Moz recently released its annual Local Search Ranking Factors survey covering a broad range of topics including Google My Business signals, local reviews, links, citations and much more. To develop the results, Moz surveyed top local SEO practitioners. The respondents offered their thoughts on what they considered to be the most influential factors determining Google’s local map pack and local organic results.
The Moz survey has long acted as a barometer for the future of local search and how changes to the Google My Business (GMB) platform affect brands’ local presence. The survey also acts as a helpful to-do list for local businesses and SEO practitioners. To help you understand what it takes to optimize your brand’s presence for local search results, we’ve gathered a collection of our top takeaways from the survey.
Before diving into the most important learnings from the survey, let’s look at the top local search ranking factors for Google’s local pack and organic results.
Top 5 takeaways from Moz’s 2018 Local Search Ranking Factors
No. 1: Links still weigh heavily in rankings
Link signals (inbound anchor text, linking domain authority/quantity, etc.) have long played a significant role in local search rankings. Google looks at incoming links as votes of confidence that your website has trustworthy, relevant and high-quality content. To help your brand dominate local search results, make sure your webpages have plenty of incoming links from other relevant, authoritative sites.
No. 2: The importance of online reviews continues to grow
In the past year, the local search industry has seen the importance and influence of reviews grow dramatically. And, this trend has played out in Moz’s survey for several years in a row. According to responses from the survey, the importance of review signals has increased more than 40 percent since 2015 and more than 17 percent over the last year.
“In the search results I look at regularly, I continue to see reviews playing a larger and larger role. Much as citations became table stakes over the last couple of years, reviews now appear to be on their way to becoming table stakes as well,” said survey respondent David Mihm.
“In mid-to-large metro areas, even industries where ranking in the (local pack) used to be possible with a handful of reviews or no reviews, now feature businesses with dozens of reviews at a minimum — and many within the last few months, which speaks to the importance of a steady stream of feedback.”
No. 3: Google My Business is growing
Google has been looking to quickly develop and generate revenue from local search, especially since it separated GMB from Google+. The new GMB developments can be seen in the features that have been added to the platform in the past year or so including Google Q&A, Services, Messaging, Google Posts and more.
To give you an idea of the up-and-coming features your brand should focus on, here are the top 5 factors the experts focused more on in the past year:
No. 4: The importance of citations is on the decline (or so it would appear)
According to the survey’s year-over-year comparisons, citations – any online mention of your business’ name, address and phone number – have lost some value in the past year. We doubt, however, that this means local SEO practitioners think citations are becoming less important. Instead, it’s more likely that citations have become such a fundamental component of local search that SEO experts look at them as a given rather than as an area of focus. On top of that, there are more factors being tossed into the local search algorithm every year which naturally dilutes the pool.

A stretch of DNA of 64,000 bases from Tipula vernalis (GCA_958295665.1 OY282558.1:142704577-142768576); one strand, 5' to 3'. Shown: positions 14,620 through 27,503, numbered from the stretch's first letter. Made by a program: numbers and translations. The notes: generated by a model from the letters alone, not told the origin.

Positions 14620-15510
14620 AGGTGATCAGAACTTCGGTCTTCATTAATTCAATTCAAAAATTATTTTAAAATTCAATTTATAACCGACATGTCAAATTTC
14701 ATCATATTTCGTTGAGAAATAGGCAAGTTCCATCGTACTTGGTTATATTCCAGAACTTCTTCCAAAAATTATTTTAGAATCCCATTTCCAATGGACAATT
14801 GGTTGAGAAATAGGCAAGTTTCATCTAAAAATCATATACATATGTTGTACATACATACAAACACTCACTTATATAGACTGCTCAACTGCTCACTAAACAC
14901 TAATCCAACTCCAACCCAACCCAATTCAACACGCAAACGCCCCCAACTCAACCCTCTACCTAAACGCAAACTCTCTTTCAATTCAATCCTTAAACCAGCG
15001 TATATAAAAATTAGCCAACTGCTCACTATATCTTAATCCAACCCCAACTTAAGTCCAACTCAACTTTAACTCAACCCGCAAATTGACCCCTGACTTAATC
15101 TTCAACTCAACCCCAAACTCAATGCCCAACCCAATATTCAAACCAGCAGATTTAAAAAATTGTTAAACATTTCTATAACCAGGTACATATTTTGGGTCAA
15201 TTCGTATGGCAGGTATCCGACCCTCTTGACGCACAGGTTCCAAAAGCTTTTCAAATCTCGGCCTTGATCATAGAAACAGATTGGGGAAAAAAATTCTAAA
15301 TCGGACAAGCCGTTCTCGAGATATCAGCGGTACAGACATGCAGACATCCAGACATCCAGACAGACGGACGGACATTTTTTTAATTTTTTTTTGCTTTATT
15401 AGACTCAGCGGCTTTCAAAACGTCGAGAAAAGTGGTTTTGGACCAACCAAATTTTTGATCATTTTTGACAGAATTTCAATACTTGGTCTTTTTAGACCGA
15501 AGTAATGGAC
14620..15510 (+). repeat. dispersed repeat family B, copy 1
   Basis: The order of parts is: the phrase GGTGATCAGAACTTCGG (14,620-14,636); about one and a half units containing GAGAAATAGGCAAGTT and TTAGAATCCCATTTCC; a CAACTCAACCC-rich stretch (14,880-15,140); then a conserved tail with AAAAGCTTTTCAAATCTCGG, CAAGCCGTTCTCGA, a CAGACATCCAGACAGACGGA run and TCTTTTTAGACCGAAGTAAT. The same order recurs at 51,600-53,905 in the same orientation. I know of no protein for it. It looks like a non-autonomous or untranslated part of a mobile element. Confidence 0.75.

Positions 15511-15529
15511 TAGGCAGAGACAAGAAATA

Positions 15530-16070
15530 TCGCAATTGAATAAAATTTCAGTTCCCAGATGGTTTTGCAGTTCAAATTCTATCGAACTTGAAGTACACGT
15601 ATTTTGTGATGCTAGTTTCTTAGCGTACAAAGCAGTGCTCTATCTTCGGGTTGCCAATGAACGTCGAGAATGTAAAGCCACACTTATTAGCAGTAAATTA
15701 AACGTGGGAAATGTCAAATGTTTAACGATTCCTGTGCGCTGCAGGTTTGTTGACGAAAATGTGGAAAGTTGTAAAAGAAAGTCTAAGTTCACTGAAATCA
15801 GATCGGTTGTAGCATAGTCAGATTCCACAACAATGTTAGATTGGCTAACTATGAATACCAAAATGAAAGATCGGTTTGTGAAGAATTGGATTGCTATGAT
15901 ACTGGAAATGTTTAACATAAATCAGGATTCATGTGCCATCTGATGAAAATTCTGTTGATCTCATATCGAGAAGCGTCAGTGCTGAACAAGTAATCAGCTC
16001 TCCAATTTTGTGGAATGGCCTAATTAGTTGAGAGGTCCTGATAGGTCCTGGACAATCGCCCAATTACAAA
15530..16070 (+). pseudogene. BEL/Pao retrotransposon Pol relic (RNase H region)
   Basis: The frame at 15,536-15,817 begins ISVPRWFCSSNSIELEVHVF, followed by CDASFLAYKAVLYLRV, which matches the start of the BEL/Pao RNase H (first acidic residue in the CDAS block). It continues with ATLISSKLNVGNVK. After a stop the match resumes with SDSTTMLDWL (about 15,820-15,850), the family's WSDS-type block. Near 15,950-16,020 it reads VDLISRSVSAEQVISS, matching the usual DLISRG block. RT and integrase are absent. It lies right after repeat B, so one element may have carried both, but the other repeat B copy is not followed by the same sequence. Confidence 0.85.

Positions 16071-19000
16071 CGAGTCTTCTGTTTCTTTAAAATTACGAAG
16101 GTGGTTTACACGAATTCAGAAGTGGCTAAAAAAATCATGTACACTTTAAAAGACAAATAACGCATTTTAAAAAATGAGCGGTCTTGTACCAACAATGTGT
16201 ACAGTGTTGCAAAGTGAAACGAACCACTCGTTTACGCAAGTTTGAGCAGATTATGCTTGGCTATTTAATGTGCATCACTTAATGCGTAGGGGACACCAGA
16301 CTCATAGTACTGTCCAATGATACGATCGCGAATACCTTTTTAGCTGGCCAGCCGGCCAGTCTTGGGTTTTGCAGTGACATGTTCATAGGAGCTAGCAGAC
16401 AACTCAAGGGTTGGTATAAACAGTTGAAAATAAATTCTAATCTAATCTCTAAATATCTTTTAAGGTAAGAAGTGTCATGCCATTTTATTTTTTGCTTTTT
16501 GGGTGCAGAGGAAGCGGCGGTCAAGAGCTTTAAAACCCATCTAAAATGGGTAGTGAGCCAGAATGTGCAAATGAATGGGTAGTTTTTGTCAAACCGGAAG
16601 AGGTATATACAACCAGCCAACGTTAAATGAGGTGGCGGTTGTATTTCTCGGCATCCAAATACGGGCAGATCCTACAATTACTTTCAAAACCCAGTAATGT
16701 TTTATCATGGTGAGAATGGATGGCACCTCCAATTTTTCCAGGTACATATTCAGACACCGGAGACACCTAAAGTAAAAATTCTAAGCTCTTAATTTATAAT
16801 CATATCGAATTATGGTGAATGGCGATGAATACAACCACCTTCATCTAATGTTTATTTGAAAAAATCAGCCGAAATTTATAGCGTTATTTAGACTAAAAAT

No. 5: Local SEO is a holistic strategy
Each year, Moz’s survey reinforces a fundamental tenet of SEO that we here at Mindstream Media fully subscribe to which is that businesses need to leverage a holistic and consistent strategy across their online assets to succeed in local search. To support this conclusion, look no further than these top-ranking factors:
On-page signals (No. 4 for local pack rankings/No. 2 for organic rankings)
For your local business to succeed in local search, you must go beyond optimizing your GMB profile and focus on improving on-site signals like including NAP information on local pages, using local keywords in title tags and improving your overall domain authority. It’s also important that your on-page optimization strategy aligns with your local profile efforts and that all NAP information is an exact match across assets.
Citation signals (No. 5 for local pack rankings and organic rankings)
To that last point, consistency is crucial in local search. Google wants to make sure it’s returning the most accurate and up-to-date information to searchers. If Google finds conflicting information on your business’ profiles on other sites, it will see that as a major red flag. Google may take that inconsistency as a sign that it doesn’t have the best data for your location, and your rankings could take a hit as a result.
Looking forward in local search
Google has lots of plans in store for its local search results and the world of local SEO is constantly evolving. We’ll continue to monitor these updates and provide you with recommendations on how to improve your local search presence based on the latest industry best practices.
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